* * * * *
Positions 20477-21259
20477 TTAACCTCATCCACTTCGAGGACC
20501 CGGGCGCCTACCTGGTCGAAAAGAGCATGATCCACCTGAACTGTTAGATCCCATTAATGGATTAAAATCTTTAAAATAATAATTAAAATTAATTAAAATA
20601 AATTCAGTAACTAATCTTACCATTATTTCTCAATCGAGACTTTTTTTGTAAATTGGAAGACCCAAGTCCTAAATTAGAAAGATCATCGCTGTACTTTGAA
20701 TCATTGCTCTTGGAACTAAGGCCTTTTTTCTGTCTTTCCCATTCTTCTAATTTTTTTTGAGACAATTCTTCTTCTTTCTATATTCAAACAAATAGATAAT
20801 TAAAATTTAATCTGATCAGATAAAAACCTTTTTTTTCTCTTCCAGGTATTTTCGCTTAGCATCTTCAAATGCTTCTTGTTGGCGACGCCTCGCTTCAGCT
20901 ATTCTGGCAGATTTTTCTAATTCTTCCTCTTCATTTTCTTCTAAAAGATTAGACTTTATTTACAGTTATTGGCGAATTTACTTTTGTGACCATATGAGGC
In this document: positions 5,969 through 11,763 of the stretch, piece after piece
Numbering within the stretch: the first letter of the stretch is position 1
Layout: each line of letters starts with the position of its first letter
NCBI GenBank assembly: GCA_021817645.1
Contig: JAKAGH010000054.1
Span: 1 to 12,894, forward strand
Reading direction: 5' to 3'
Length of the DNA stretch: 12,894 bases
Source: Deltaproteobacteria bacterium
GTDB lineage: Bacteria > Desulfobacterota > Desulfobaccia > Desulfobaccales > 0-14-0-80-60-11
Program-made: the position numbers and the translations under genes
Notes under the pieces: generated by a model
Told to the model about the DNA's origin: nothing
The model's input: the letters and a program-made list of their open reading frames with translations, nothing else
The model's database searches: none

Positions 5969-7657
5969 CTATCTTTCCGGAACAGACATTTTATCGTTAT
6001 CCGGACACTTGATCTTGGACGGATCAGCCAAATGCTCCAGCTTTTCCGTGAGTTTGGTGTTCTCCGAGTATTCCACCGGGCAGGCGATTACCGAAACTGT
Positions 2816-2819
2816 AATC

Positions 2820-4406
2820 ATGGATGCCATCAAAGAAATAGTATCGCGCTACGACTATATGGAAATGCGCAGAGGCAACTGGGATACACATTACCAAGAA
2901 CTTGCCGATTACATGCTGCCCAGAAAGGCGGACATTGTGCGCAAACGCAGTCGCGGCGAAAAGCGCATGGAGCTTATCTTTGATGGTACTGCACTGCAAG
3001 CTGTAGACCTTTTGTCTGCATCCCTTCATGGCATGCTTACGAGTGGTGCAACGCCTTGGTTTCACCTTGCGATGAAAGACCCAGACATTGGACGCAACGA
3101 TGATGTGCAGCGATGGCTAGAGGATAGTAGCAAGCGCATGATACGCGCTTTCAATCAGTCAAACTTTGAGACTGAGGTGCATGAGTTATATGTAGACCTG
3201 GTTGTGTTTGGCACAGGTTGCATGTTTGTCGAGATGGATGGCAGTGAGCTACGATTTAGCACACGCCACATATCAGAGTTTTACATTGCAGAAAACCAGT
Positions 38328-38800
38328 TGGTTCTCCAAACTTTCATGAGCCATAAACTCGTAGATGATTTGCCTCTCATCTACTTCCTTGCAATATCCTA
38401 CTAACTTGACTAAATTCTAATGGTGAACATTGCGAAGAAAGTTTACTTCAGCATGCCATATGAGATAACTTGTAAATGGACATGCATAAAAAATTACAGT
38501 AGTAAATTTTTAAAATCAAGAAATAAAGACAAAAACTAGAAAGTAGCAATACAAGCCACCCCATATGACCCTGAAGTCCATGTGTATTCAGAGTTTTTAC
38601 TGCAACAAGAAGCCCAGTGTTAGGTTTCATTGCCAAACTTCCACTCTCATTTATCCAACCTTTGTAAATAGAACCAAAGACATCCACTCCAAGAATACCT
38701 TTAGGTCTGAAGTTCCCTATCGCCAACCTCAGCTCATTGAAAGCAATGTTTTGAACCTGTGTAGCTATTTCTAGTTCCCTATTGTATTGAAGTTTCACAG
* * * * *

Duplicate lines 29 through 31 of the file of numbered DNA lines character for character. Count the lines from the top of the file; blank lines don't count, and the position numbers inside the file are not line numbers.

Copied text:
2820 ATGGATGCCATCAAAGAAATAGTATCGCGCTACGACTATATGGAAATGCGCAGAGGCAACTGGGATACACATTACCAAGAA
2901 CTTGCCGATTACATGCTGCCCAGAAAGGCGGACATTGTGCGCAAACGCAGTCGCGGCGAAAAGCGCATGGAGCTTATCTTTGATGGTACTGCACTGCAAG
3001 CTGTAGACCTTTTGTCTGCATCCCTTCATGGCATGCTTACGAGTGGTGCAACGCCTTGGTTTCACCTTGCGATGAAAGACCCAGACATTGGACGCAACGA